[To listen to an audio version of this blog, please click here: http://bit.ly/2DgDZt7]
I think we all have a special seminal album in our lives. Sometimes we have one for each decade. For me, the seventies produced A Night at the Opera by Queen; the eighties The Joshua Tree by U2; the nineties, Gorecki's Symphony of Sorrowful Songs and the noughties, Lady Gaga's The Fame (tied with Karl Jenkin's The Armed Man). We're not out of the teens yet, but so far Night Visions by Imagine Dragons is looking good for it.
There are other albums which hold a special place in my heart; albums I return to again and again. One of them nearly pipped U2 in the nineties: Dire Straits' Brothers in Arms.
Not only does it contain the eponymous track, but also the wonderful 'Why Worry?' Follow this link for eight and a half minutes of utter bliss: http://bit.ly/2B74xHo
I was recently sent an email with some of the most beautiful advice I have ever received. It contains two sections on worry.
'Never borrow from the future. If you worry about what may happen tomorrow and it doesn't happen, you have worried in vain. Even if it does happen, you have to worry twice.'
I think we can all acknowledge the wisdom of this, but it's not always easy, is it, to just – stop – worrying?
But there is more advice.
'Separate worries from concerns. If a situation is a concern, find out what you can do and let go of the anxiety. If you can't do anything about a situation, forget it.'
Sometimes it takes a real effort of will to forget something we can't do anything about. If the situation is out of our control; if we have done everything we possibly can; if the problem belongs absolutely to another person, we can stop worrying.
Two nights ago, I was texting with a friend. "I feel like giving up," he said. "I may as well just kill myself..." then he went quiet. And I had to consider my options.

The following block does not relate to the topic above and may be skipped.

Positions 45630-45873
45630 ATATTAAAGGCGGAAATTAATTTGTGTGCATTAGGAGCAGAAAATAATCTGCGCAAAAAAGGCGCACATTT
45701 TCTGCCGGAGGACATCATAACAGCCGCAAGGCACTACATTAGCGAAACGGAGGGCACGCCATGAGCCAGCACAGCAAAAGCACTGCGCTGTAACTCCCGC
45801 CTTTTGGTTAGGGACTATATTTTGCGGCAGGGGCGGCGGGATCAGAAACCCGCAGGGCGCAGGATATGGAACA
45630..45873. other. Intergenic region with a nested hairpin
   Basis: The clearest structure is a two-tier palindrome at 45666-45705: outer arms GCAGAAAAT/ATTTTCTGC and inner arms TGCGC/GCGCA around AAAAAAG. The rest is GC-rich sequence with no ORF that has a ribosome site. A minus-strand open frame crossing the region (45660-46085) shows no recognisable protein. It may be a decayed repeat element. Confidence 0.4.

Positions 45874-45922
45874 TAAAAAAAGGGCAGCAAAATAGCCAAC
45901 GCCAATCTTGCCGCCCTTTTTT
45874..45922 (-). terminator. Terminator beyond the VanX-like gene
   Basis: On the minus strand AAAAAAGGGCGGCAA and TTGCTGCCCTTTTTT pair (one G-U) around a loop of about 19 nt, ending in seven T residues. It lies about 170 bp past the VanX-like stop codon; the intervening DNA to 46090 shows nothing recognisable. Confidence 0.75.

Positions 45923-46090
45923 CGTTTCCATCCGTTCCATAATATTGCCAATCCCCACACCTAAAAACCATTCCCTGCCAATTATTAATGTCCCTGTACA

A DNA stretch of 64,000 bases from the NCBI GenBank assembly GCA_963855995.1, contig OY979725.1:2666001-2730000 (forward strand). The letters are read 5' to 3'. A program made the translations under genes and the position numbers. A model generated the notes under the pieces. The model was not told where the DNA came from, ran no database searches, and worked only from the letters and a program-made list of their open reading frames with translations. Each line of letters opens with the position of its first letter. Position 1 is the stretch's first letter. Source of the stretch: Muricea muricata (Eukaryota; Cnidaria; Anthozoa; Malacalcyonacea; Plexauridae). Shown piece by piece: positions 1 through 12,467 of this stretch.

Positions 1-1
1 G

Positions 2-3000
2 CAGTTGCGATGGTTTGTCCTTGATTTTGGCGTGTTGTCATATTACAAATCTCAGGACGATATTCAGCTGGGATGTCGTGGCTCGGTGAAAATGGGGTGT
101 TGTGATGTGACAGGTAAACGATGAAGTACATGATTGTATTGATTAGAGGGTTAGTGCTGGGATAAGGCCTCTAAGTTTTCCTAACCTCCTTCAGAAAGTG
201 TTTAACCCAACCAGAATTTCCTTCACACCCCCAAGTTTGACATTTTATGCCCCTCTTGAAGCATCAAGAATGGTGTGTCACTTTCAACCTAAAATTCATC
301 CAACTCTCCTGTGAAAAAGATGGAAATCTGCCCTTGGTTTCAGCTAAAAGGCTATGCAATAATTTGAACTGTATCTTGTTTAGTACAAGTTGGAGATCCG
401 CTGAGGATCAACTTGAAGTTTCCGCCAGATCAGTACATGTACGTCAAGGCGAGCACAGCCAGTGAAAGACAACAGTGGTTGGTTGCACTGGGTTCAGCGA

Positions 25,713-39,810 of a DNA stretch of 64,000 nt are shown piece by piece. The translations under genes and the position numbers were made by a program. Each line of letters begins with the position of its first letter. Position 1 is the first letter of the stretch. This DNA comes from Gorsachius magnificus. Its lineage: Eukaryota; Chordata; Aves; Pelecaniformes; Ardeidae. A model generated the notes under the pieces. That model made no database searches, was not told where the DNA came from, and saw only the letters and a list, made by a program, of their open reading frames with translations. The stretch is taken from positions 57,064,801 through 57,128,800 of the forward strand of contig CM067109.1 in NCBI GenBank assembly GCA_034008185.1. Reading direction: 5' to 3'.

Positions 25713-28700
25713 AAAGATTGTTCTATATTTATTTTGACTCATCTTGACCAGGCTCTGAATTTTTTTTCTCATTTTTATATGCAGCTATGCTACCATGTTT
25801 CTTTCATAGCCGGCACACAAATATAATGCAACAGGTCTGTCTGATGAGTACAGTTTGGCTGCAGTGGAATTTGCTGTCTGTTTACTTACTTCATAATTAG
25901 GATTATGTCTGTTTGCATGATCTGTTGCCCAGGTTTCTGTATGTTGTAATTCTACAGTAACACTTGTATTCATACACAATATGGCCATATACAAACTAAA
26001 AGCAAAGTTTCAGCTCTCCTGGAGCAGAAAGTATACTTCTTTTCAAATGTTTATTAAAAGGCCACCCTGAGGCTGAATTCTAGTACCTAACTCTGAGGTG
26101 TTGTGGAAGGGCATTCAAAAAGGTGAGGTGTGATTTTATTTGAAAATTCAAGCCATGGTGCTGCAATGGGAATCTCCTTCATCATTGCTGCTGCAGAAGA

This friend lives a hundred miles away and it was 2am. If he lived in the same town I could have popped round, banged on his door and sat up with him. Could I reasonably do more, in this situation, than tell him he was loved and cared for? And that things would probably look better in the morning – when he wasn't drunk!
I turned over and went back to sleep. Because lying awake wasn't going to help anyone. But it did take an effort of will to dismiss him from my thoughts.
And – yes – he's still with us; still depressed, but here.
Worry helps no one.
And – from a favourite hero of my childhood:
When you are flying, everything is all right or it is not all right.
If it is all right there is no need to worry. If it is not all right one of two things will happen. Either you will crash or you will not crash.
If you do not crash there is no need to worry. If you do crash one of two things is certain. Either you will be injured or you will not be injured.
If you are not injured there is no need to worry. If you are injured one of two things is certain. Either you will recover or you will not recover.
If you recover there is no need to worry. If you don't recover you can't worry.
From Spitfire Parade, by Capt. W.E. Johns, Oxford University Press, 1941
A Moodscope member.